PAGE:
Were no other factors operating on $Gold, this chart suggests a low by September. It also suggests a new high that all of us would enjoy by this time next year. $Gold may be moving through the last great buying opportunity this Summer, assuming all other factors unchanged or the same.

However, not all factors are the same this year. Market impact of hedge funds has been materially reduced as so many have been eliminated. Others have had their market impact muted as less credit is available for them to inflate their assets.

Another difference today is that we now have the announcement that China had been buying some Gold. Interestingly, this news came as China began to more fully report to the IMF on reserve asset positions. What will be the ultimate impact of this announcement? Will the Chinese continue to buy? Will other central banks be encouraged to buy Gold? Will central banks be less willing to sell Gold knowing that the "big money" is buying? Is worrying about the IMF sales, whenever they might happen, unnecessary?

Well, how does Gold look to a Chinese investor? The above graph is of Gold denominated in Chinese Yuan. A lot of "clear sky" in that graph. Overhead resistance is non existent. Any move through the highs shown in that chart would put Chinese ¥Gold in a position to threaten all time high of about ¥7,200 that occurred a little over a year ago. Investors should probably quit focusing on the US$1,000 benchmark. It may no longer be relevant. The benchmark on which to focus may rather be ¥7,200.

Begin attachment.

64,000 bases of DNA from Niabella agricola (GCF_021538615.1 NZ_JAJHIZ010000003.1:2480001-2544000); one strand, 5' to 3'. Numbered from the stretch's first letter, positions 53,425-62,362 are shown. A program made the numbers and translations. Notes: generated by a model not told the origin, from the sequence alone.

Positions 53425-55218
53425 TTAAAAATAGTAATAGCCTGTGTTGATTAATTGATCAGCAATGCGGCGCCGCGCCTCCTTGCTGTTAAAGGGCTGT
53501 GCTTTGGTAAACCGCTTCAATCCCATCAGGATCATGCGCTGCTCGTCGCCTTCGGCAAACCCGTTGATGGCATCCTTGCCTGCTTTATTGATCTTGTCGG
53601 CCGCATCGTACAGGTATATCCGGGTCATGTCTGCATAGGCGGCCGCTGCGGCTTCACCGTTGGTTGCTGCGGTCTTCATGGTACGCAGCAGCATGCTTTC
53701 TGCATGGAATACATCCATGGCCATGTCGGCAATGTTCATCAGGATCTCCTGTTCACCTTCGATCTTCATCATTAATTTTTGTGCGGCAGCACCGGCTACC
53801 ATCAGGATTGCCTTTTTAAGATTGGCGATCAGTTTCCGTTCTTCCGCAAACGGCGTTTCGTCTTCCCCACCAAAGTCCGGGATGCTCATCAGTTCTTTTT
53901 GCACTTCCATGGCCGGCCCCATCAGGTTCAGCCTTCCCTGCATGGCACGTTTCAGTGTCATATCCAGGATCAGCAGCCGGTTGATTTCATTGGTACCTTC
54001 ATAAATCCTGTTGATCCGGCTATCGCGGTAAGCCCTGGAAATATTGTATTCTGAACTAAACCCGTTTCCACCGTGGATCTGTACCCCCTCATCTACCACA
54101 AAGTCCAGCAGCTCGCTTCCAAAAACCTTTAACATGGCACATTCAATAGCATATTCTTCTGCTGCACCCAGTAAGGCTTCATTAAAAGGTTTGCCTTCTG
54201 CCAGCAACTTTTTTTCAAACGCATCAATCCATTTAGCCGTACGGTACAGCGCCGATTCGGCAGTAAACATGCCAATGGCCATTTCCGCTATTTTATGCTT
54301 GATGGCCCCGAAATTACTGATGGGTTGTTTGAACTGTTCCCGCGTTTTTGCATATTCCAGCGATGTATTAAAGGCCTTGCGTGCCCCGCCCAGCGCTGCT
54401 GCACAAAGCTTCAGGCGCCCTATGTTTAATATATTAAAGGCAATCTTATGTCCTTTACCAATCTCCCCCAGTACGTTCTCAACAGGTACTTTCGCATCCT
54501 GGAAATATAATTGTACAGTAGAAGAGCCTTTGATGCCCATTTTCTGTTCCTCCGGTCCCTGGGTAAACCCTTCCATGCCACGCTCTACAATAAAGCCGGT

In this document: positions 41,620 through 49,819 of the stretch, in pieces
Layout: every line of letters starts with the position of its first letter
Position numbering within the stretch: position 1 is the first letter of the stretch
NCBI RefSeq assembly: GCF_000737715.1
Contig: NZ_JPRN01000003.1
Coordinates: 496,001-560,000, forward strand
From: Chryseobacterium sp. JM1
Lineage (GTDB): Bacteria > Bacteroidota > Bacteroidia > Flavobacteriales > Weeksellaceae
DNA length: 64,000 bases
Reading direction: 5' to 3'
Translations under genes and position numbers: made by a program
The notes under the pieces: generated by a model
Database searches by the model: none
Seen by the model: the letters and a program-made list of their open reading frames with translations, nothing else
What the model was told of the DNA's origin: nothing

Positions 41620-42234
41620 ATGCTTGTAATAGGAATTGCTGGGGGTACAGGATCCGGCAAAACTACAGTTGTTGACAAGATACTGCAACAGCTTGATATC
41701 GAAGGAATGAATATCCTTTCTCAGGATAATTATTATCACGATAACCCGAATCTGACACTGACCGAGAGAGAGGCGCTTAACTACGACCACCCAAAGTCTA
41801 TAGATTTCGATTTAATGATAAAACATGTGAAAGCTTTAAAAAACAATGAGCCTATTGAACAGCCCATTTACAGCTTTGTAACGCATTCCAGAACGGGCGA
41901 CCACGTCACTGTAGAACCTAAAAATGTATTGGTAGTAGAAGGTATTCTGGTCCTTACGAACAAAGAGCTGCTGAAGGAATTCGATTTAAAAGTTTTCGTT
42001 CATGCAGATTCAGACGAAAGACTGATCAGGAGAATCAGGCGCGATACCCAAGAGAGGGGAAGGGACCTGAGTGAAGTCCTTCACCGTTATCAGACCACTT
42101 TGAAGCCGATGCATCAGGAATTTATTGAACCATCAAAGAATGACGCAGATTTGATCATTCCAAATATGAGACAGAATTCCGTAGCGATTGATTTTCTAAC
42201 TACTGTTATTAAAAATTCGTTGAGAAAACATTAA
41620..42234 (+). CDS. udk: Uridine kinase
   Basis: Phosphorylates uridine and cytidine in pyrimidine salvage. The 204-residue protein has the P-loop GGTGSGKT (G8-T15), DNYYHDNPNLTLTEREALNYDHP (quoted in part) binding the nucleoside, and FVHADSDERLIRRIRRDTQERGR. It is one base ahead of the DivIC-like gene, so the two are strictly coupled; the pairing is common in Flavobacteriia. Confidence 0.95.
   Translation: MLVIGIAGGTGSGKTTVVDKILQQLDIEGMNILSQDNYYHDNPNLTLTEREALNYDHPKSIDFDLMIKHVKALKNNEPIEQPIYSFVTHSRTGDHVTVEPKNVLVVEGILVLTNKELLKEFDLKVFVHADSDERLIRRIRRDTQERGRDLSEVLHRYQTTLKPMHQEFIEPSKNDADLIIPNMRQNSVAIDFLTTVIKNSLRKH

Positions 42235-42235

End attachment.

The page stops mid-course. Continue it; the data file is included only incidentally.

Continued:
Chinese people have one of the highest saving rates in the world. That high savings rate exists for a variety of reasons. Will Chinese savers respond to the news of the PNB buying Gold? How will Chinese investors respond to a new high in Chinese ¥Gold? And keep in mind, more wealth will be created in the next decade in China than has ever been created in any single decade. Investors need to now watch two Gold charts, one denominated in their home currency and one in Chinese Yuan. Remember, China is the wealth creator of this era and the Obama Regime is the wealth destroyer of today.

GOLD THOUGHTS come from Ned W. Schmidt,CFA,CEBS as part of a joyous mission to save investors from the financial abyss of paper assets. He is publisher of The Value View Gold Report, monthly, and Trading Thoughts, weekly. To receive these reports, go to



Author: Ned W. Schmidt

Ned W. Schmidt,CFA,CEBS
The Value View Gold Report

Ned W. Schmidt,CFA,CEBS is publisher of THE VALUE VIEW GOLD REPORT and author of "$1,265 GOLD", published in 2003. A weekly message, TRADING THOUGHTS, is also available to electronic subscribers. You can obtain a copy of the last issue of THE VALUE VIEW GOLD REPORT at The Value View Gold Report. Ned welcomes your comments and questions, and tries to answer most all. His mission in life is to rescue investors from the abyss of financial assets and the coming collapse of the U.S. dollar. He can be contacted at